Number 18, April 1997
Only A Mother: An Interview With Judith Merril
The View From A Chair
News From The Merril: or, I was a child horror
The Fantastic Pulp and Paper Show
1997 Academic Conference on Canadian Science
Fiction and Fantasy
Browsing The Stacks
to SOL Rising page
Not Only A
Mother: An Interview with Judith Merril
by Allan Weiss
On March 15, 1997, I had the opportunity to
chat with the founder of the Merril Collection.
Surprisingly, Judith had never been interviewed by SOL Rising before, despite the fact that neither it nor the
collection would exist without her. She is currently writing her memoirs,
which are anxiously awaited by everyone interested in not just her own work
but also the history of science fiction, especially its Golden Age of the 1930s and 1940s.
Judith Merril was one of the
first women writers in the field, and one of the first to make a living at
it. Her first published story, "That Only a Mother" (1948), brought her instant fame; during
the next decade she published numerous other stories and novels both alone
and in collaboration with C. M. Kornbluth (as
Cyril Judd). She then went on to become editor of Dell's Year's Best SF anthologies.
She decided to move to Canada in 1968, after witnessing first‑hand the events at the
Democratic National Convention in Chicago where police violently
crushed an anti‑war demonstration. In Toronto, she became part of the scene
at Rochdale, an alternative college that
was the seedbed for new movements in many arts, notably poetry and music.
It was at Rochdale that the collection's history
began; she would lend out her books to friends, knowing full well many of
those books would never return. Eventually she agreed to donate her
collection to the Toronto Public Library.
By now her careers as fiction writer and editor were
largely over, and she turned her attention to political causes, above all
the nuclear arms race. But she remained part of the science fiction world,
and her next important contribution to the field was the editing of the first
anthology in 1985.
We spoke for an hour‑and‑a‑half; what follows is a
very condensed version of our conversation, which‑even during its
"heavy" parts‑was frequently punctuated by laughter. It
provides a taste of the amazing story we can look forward to in her
We began by talking about her childhood, and
especially one of the most important events in her life: the suicide of her
father. She recalls that her family tried to hide the true cause of his
death, pretending that he had had an accident so as to avoid family shame
and so that he could be buried in a Jewish cemetery (according to Jewish
law, suicides may not be buried in sanctified ground). She had what she
described as "a love‑hate relationship" with her mother,
although the true cause of the strain only became clear much later, as we
Judith's parents were
intellectuals who had very high expectations of themselves and each other, they encouraged her to write, and inculcated
their Zionism into her. At that time, Zionism meant more than simply Jewish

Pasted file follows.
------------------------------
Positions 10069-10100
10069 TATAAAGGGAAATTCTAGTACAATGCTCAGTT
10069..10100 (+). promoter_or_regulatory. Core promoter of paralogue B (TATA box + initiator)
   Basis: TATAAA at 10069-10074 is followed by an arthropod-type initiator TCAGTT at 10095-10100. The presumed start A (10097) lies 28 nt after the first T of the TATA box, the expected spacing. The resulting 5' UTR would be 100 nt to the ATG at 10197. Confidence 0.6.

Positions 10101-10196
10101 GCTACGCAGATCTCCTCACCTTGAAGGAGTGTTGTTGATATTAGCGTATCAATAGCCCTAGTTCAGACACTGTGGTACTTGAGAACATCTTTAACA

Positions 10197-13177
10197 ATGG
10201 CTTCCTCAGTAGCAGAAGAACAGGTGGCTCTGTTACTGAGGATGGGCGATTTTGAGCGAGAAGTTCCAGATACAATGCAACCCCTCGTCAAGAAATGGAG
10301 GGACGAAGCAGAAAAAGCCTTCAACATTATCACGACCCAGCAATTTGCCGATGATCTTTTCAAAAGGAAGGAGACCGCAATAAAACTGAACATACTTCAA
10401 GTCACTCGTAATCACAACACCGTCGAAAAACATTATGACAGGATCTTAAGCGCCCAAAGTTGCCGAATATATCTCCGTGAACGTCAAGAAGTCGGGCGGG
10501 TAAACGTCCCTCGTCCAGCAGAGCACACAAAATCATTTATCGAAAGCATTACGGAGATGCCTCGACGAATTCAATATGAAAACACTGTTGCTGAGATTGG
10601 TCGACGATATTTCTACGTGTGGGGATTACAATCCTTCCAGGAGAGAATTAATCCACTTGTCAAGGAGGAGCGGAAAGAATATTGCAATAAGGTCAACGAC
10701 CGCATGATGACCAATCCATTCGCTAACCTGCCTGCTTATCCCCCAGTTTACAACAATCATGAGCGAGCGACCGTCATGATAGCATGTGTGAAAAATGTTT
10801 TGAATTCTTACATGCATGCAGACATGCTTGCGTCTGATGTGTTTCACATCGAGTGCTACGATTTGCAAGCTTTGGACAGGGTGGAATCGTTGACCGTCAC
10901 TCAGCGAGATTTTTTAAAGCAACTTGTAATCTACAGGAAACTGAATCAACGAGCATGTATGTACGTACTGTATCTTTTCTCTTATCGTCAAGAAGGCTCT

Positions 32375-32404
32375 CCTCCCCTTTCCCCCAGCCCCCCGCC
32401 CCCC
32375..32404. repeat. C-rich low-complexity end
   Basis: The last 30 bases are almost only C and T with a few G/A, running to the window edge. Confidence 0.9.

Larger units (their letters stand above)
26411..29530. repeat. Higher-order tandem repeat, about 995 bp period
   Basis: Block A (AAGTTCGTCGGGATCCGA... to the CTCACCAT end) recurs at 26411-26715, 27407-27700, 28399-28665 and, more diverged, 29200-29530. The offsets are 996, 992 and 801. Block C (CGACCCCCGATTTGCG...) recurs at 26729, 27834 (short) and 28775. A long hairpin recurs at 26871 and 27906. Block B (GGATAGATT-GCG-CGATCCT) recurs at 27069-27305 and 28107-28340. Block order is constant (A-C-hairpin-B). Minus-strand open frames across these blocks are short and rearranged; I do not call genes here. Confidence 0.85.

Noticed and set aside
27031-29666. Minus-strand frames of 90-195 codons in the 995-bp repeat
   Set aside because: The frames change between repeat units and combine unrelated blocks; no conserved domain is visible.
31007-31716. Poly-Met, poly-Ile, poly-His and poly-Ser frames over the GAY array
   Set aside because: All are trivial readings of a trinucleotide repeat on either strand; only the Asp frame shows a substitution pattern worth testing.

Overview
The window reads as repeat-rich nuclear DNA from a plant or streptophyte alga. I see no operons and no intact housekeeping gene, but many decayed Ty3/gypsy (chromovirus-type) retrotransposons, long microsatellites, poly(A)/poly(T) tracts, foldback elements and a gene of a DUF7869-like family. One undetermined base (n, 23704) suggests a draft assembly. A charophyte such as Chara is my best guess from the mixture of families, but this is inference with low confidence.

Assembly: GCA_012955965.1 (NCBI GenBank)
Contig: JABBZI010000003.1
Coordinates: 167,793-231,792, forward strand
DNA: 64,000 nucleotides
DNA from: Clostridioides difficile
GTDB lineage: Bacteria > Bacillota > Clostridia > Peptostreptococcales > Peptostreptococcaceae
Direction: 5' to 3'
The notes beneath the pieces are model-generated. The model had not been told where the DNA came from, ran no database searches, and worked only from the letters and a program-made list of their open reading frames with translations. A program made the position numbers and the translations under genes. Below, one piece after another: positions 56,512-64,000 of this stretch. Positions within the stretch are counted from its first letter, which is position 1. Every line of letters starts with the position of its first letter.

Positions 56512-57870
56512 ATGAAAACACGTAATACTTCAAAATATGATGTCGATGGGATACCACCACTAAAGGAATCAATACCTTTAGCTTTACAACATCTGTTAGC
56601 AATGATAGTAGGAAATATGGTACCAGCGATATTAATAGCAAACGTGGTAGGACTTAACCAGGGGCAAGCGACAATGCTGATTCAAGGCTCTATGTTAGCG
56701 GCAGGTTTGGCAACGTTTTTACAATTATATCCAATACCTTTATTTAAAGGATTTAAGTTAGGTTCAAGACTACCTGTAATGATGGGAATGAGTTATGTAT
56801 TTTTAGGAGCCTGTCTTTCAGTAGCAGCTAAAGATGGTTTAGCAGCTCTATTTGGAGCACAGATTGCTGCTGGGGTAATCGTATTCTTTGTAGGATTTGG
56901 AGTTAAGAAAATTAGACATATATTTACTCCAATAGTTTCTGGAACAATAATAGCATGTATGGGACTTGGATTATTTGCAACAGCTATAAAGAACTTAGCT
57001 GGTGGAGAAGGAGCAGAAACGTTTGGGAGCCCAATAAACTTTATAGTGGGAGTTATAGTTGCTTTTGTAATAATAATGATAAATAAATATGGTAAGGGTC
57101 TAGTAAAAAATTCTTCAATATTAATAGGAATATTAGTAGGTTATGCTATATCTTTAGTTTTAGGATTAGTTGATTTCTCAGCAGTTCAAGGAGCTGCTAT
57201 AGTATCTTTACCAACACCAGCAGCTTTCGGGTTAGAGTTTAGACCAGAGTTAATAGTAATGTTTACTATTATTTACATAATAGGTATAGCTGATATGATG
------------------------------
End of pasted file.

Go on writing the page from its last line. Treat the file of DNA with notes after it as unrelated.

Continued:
nationalism; it was an idealistic, leftist movement for social reform that
sought goals like the establishment of kibbutzim (cooperative farms). Her
politicization, then, began early, and was reinforced at school:
JM: I was at a high school
called Morris High School... Morris was extremely radical,
and mostly Stalinist at that time. I made a move from just plain
conventional Zionist to Poalei Tzion, which was social democratic Zionist. And then
after a couple of years in the high school I made the next jump to the
I wondered whether the Depression, which had
radicalized so many people, contributed to her own political development.
JM: I was practically born into
the Depression. It couldn't radicalize me, I grew up in it. To the extent
that there was a specific ideological radicalization it was the atmosphere
in the high school.
The Depression had two main psychological effects for
her. First, she became determined not to seek what seemed both unattainable
JM: I have noted that I'm a
minority member in regard to Depression effects, because economically the
effect it seemed to have on me was to make me uncomfortable with any kind
of security, whereas most of the people I know who grew up in the same situation
were desperate for security and couldn't survive in an insecure situation.
AW: And you were the opposite?
You were afraid of security?
JM: By the record I was afraid
of security. I mean, I was not conscious of being afraid of security, but I
had a repeated pattern of dumping everything I was doing every time I was
in danger of making a living.
during this period, and through her involvement in radical politics, she
developed an aversion to hierarchical social or other structures; when I
commented on her lifelong resistance to authority and convention, she
JM: Yes, whether it stems from
my relationship with my mother or whether it stems from I don't know what, certainly rebellion against authority has been a
consistent pattern. There used to be a song called the "United Front
Song" that us young radicals used to sing and
it had a line in it that for me was a passionate statement of where I was
at: "I want no servants under me or bosses overhead." [The
significance of it was that] it wasn't only rebellion against authority but
it was also rebellion against being an authority, and that, too, has stuck.